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Free-roaming cats kill an estimated 2.4 billion birds in the U.S. – Duluth Audubon Society

Free-roaming cats kill an estimated 2.4 billion birds in the U.S.

Grant Sizemore

Director of Invasive Species Programs at American Bird Conservancy

Washington D.C. Metro Area

Renewables & Environment


Every year, free-roaming cats kill an estimated 2.4 billion birds in the U.S., making these feline predators the single greatest direct, human-caused threat to America’s birds.

Public officials can curb the staggering toll on birds by passing ordinances that restrict cat roaming and promote responsible pet ownership. But the vast majority of our local governments have yet to pass even rudimentary laws, allowing cats to wreak havoc on vulnerable birds.

It’s time we change that by asking elected officials to pass humane laws that reduce bird deaths by prohibiting cat abandonment, strengthening sterilization efforts, and encouraging safe alternatives to unrestricted roaming.
The birds that inhabit our backyards and neighborhoods need protection from cats now: Tell elected officials in your county and municipality to keep birds safe from  free-roaming cats by passing laws that encourage safe pet ownership.

Since domestic cats have been introduced around much of the world, the impacts have been disastrous. Cats have contributed to the extinction of 40 bird species and are now one of the world’s most harmful invasive species. Without immediate action, more extinctions are only a matter of time.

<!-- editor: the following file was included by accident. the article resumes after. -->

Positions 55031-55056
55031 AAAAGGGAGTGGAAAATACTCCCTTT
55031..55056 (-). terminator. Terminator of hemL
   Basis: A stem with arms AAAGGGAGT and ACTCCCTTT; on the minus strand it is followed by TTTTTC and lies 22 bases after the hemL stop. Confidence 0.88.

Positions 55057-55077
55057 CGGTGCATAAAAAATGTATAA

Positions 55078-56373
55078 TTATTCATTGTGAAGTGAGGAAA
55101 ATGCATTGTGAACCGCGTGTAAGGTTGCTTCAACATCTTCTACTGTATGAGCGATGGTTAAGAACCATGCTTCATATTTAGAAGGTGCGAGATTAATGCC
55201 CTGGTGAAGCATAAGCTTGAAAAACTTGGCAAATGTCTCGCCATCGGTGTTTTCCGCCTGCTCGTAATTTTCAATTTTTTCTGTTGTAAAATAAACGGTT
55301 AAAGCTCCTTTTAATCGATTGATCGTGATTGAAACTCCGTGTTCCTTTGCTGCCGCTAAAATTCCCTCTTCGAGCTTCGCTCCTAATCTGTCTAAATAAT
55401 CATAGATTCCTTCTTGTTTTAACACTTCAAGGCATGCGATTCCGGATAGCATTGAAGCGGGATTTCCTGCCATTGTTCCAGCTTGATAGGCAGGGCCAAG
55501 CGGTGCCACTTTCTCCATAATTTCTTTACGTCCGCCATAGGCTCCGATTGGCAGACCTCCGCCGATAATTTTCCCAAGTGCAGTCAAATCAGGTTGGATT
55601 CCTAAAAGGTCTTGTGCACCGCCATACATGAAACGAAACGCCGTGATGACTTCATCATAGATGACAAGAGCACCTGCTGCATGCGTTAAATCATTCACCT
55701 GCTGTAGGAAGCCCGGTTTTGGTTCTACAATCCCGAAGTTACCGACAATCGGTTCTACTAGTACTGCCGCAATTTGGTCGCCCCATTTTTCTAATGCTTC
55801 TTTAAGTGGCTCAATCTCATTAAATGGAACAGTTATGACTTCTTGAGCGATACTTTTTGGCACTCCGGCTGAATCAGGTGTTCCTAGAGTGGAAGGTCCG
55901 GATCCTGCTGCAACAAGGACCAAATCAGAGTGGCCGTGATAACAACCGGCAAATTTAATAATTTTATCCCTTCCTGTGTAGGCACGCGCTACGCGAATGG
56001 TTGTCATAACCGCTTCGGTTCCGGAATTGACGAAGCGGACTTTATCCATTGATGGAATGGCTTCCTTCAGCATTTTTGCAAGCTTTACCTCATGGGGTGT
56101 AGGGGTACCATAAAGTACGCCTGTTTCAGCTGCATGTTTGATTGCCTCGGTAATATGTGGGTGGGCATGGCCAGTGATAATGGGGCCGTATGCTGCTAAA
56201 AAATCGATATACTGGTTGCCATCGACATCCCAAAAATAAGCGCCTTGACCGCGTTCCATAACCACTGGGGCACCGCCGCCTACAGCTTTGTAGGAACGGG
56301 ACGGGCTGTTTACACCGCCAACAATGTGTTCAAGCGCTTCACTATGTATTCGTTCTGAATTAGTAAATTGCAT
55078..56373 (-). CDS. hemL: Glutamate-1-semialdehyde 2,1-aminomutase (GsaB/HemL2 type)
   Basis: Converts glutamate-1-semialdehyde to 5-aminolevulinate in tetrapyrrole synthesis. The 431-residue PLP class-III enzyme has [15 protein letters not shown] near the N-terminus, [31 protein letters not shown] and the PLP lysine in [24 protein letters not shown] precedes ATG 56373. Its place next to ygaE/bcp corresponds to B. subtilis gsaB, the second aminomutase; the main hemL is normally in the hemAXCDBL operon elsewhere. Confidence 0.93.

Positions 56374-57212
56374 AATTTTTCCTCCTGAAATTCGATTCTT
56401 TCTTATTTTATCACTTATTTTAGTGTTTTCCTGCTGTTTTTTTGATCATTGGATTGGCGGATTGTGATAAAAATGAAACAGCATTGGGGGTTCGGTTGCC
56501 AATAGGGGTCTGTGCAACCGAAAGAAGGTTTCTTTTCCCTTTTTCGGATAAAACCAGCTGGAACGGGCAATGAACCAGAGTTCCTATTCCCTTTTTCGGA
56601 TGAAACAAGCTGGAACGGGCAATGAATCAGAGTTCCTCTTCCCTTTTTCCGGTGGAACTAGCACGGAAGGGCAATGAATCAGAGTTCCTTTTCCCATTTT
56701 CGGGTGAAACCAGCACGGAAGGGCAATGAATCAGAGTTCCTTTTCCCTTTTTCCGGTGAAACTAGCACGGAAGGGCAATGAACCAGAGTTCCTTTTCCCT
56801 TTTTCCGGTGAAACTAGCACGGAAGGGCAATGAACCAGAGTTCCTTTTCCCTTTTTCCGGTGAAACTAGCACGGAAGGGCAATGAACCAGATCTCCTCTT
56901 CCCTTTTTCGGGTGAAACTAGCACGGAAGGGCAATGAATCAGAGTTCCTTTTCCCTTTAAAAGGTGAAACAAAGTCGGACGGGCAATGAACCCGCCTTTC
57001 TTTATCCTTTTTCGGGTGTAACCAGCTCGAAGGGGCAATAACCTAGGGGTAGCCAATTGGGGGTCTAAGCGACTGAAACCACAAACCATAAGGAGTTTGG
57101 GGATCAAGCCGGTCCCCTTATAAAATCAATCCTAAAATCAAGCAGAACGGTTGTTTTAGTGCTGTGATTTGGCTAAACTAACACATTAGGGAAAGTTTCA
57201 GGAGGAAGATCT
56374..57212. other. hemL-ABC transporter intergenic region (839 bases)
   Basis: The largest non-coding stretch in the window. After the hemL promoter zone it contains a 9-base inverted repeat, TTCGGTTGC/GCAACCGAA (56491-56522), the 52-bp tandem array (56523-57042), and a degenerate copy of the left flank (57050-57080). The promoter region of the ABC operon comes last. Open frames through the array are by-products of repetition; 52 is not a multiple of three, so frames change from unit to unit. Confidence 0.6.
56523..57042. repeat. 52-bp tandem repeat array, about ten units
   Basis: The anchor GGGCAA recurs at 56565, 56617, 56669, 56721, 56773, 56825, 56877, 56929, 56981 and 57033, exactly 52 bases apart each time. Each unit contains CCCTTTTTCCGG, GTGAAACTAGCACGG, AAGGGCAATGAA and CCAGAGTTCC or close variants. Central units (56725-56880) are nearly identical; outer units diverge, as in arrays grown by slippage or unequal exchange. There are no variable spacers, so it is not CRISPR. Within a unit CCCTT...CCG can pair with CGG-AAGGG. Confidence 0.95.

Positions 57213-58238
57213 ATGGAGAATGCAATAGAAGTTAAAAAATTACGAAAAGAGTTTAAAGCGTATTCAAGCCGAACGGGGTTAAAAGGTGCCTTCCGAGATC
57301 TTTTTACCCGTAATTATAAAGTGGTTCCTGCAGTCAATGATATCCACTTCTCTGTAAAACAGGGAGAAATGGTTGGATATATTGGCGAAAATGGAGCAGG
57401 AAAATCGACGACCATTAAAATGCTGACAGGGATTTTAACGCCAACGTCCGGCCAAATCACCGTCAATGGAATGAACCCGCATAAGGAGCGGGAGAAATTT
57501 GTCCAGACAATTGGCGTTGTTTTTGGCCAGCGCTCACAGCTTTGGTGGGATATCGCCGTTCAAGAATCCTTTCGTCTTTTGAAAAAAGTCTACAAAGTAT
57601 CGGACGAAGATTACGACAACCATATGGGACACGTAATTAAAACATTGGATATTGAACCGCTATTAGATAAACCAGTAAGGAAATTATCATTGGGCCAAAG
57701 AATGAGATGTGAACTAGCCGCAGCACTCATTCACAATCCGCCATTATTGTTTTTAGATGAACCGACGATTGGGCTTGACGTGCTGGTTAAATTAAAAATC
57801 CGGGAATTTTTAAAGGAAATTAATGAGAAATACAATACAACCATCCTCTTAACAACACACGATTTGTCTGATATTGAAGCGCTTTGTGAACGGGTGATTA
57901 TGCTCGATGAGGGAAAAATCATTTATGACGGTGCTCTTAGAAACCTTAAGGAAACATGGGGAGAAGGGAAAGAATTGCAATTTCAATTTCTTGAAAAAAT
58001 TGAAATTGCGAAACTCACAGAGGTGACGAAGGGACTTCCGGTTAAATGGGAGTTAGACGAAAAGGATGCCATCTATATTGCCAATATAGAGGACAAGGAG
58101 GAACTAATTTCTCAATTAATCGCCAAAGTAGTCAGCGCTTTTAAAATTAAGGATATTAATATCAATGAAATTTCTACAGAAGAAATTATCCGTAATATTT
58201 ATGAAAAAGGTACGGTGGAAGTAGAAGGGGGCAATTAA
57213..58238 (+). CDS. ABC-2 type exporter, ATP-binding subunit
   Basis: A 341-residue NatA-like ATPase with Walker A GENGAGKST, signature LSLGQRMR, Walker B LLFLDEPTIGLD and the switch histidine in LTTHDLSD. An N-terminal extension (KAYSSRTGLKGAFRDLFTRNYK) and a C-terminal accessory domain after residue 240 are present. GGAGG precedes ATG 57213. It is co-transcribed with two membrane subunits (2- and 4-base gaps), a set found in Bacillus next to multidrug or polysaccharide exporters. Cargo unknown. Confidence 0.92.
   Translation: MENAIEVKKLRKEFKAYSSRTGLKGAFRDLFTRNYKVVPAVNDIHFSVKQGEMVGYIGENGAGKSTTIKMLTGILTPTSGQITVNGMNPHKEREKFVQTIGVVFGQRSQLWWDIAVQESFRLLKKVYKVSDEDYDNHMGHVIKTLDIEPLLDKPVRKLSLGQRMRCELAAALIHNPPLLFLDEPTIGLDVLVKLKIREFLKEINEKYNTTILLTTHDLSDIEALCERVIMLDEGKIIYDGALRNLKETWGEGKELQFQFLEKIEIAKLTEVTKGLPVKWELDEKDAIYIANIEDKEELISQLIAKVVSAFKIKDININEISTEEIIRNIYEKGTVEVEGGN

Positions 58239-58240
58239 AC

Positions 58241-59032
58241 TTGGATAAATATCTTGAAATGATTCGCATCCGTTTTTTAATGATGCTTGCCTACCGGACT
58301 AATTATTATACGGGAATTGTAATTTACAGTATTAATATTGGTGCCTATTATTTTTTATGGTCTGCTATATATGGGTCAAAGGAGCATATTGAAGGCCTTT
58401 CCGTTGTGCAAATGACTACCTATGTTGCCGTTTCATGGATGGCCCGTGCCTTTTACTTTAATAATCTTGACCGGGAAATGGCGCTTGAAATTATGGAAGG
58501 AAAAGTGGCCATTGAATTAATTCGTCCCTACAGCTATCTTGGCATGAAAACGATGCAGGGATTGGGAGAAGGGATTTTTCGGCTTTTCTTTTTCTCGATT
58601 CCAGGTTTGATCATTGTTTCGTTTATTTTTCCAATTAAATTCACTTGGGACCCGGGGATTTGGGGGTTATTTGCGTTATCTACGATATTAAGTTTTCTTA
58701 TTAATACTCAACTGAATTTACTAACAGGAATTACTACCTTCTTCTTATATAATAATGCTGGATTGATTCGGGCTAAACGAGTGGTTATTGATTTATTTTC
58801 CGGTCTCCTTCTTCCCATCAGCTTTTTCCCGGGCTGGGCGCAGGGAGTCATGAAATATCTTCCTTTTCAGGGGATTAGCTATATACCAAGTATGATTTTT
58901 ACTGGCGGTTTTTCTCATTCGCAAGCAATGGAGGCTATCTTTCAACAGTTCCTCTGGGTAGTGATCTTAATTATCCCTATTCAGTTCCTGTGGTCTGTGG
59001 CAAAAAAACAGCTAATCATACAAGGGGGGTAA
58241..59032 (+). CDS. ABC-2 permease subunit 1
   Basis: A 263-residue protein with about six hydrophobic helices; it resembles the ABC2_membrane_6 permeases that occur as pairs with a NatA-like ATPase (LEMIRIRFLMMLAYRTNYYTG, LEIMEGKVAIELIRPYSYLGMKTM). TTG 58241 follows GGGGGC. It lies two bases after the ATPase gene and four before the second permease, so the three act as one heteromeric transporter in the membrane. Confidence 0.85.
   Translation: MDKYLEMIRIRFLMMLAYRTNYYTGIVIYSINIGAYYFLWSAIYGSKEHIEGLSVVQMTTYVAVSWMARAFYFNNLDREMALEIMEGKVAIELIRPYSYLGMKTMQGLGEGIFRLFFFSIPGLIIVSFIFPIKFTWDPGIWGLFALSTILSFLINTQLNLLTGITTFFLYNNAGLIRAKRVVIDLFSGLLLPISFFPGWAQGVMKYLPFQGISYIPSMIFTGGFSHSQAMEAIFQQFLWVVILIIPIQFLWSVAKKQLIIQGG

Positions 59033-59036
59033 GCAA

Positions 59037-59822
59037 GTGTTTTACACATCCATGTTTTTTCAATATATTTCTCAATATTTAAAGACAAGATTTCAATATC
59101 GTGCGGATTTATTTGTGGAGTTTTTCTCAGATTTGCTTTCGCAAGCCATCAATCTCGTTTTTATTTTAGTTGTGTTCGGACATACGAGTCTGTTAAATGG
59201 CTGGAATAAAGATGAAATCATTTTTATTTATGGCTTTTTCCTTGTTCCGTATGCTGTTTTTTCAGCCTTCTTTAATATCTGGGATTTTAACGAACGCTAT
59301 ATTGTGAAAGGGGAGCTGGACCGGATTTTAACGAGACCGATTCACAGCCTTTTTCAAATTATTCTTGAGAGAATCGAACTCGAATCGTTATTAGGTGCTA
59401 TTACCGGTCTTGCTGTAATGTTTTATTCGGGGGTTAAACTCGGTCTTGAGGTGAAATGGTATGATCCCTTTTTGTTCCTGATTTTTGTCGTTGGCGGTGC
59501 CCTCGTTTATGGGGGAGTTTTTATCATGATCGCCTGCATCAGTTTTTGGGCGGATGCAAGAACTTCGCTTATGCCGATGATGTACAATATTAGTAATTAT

And the impact on birds goes beyond direct attacks. Studies have found that even a cat’s presence can be stressful enough to reduce bird survival and reproductive success, shadowing their lives in debilitating fear.

As if that wasn’t bad enough, free-roaming cats are more likely to carry dangerous diseases—rabies and toxoplasmosis, among others—that pose a risk to the health of our families.  Local ordinances that limit free-roaming cats can help reduce the spread of these diseases. They also benefit cat owners and cats, protecting beloved pets from speeding cars, backyard predators, and other dangers.

Keeping cats safe is good for birds, cats, and our communities: Call on local officials to prioritize bird protection by adopting smart measures to restrict free-roaming cats.

Free-roaming cats kill more than twice the number of birds killed by all other direct, human-caused threats combined. But working together, we can begin to turn the tide, building a safer, sustainable world for birds—and cats.

Thank you for making your voice heard,

Grant Sizemore

SPREAD THE WORD American Bird Conservancy
abcbirds.orgPO Box 249,The Plains
Virginia, 20198
(540) 253-5780